Ichiro continues to be a magician with a bat in hit hands. (www.metsmerizedonline.com)

Ichiro continues to be a magician with a bat in hit hands. (www.metsmerizedonline.com)

The beauty of Ichiro’s swing and his athleticism at the plate are what always caught my eye.  He seemed, and still seems, like a magician at the plate.  He never seems to be fooled on a pitch; he might swing and miss but never look awful in doing it.  Ichiro is to me what a baseball player ought to be.  He can beat you with power, though he rarely displays it.  He can put the ball in play and then beat you with his speed.  Then on defense, he can chase down fly balls with the best of them.  If runners are on base they advance at their own risk, as Ichiro is blessed with a cannon for an arm.  Ichiro has all five tools, though he keeps his power hidden until it is absolutely necessary.  Watching Ichiro hit is the closest I will ever come to watching a hitter on the same level like a Ted Williams, Ty Cobb, Joe DiMaggio, or Honus Wagner.  Watching Ichiro and Jeter play were and are a return to my childhood.  A return to when baseball was simple and the players were larger than life; the baseball that was and forever will be my first love.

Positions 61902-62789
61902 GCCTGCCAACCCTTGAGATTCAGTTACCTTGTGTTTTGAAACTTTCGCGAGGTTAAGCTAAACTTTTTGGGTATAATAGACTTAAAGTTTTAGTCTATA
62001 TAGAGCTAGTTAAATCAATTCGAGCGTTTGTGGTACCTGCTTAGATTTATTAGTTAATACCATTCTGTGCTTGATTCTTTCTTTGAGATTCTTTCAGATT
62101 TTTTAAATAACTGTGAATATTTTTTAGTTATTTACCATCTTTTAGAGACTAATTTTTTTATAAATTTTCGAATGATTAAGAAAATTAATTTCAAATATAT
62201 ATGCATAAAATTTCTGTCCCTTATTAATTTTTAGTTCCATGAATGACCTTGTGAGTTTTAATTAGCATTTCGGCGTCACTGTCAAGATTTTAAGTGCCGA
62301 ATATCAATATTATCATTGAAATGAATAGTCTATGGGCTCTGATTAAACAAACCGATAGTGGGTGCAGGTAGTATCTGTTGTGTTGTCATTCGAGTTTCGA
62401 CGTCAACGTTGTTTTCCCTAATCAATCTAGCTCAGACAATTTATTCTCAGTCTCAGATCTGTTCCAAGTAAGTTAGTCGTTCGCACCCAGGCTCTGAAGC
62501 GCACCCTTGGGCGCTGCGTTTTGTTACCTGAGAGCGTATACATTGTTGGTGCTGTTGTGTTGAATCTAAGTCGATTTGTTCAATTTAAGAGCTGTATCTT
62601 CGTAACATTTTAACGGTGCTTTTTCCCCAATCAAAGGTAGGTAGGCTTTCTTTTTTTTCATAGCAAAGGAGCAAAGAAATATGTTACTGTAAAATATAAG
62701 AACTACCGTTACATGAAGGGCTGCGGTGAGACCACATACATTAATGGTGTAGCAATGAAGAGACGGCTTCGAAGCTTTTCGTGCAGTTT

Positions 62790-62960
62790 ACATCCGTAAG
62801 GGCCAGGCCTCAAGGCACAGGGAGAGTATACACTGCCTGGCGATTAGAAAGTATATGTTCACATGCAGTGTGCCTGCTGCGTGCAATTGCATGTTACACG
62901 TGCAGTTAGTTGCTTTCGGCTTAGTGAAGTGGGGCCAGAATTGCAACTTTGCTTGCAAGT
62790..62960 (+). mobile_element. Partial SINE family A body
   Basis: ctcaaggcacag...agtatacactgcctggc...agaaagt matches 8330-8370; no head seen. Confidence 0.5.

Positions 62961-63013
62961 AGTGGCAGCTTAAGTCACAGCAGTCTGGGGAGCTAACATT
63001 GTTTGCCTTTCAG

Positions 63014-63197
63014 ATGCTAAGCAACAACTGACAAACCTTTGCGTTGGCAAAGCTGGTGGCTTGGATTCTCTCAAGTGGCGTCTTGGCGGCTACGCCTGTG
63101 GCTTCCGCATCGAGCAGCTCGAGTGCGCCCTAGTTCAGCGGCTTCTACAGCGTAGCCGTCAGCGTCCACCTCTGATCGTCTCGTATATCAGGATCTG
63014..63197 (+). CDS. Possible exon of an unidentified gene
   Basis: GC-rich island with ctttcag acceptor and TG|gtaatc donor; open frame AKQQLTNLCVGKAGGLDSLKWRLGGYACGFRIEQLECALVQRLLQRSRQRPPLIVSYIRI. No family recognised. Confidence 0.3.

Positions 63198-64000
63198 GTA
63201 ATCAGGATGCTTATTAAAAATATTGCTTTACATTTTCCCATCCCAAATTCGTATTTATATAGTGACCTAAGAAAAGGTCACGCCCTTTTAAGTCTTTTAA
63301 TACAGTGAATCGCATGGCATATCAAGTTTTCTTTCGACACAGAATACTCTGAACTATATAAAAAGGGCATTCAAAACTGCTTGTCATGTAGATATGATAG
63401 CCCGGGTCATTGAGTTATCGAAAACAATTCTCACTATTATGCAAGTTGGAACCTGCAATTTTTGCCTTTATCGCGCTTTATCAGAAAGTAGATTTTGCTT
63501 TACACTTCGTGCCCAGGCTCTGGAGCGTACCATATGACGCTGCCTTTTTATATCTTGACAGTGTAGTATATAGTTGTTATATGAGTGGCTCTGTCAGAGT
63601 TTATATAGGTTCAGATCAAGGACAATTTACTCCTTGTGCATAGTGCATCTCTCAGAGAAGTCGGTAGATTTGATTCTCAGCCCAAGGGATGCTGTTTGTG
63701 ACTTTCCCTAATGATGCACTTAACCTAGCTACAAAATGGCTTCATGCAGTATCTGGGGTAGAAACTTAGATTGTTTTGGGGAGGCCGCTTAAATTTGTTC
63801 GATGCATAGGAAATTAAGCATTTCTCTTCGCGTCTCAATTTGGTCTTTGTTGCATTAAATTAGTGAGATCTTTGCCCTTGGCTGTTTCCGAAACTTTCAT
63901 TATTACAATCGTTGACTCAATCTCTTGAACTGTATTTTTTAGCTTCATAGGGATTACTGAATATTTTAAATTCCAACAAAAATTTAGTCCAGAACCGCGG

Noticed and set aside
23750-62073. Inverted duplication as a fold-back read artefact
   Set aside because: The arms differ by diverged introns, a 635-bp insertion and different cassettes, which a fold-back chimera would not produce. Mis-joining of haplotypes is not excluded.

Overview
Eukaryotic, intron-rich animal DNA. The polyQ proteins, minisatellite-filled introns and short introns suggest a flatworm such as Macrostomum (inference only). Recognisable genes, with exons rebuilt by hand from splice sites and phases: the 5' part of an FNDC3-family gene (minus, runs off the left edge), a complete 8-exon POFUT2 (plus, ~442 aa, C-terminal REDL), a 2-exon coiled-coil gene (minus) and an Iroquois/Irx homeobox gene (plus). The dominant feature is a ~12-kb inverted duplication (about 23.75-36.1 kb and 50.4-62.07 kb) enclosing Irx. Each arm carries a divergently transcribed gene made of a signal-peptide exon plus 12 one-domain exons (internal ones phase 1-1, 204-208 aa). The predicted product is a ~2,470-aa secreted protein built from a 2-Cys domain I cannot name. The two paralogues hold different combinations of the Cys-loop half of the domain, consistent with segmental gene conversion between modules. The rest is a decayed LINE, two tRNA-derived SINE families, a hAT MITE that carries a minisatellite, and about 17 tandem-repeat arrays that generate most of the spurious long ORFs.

I have not gotten to see every player I wanted to see play in person, though I did on television.  The two biggest players that I did not get to see play in person that I will forever be sad about are Ken Griffey Jr. and Vladimir Guerrero.  Yes, I saw both players on television, but not in person.  There is a big difference in appreciating how great a player is when you see them not through a camera lens, but with your own eyes.

Ken Griffey Jr. was the coolest man on the diamond plus he had the sweetest swing in the game. (www.tapiture.com)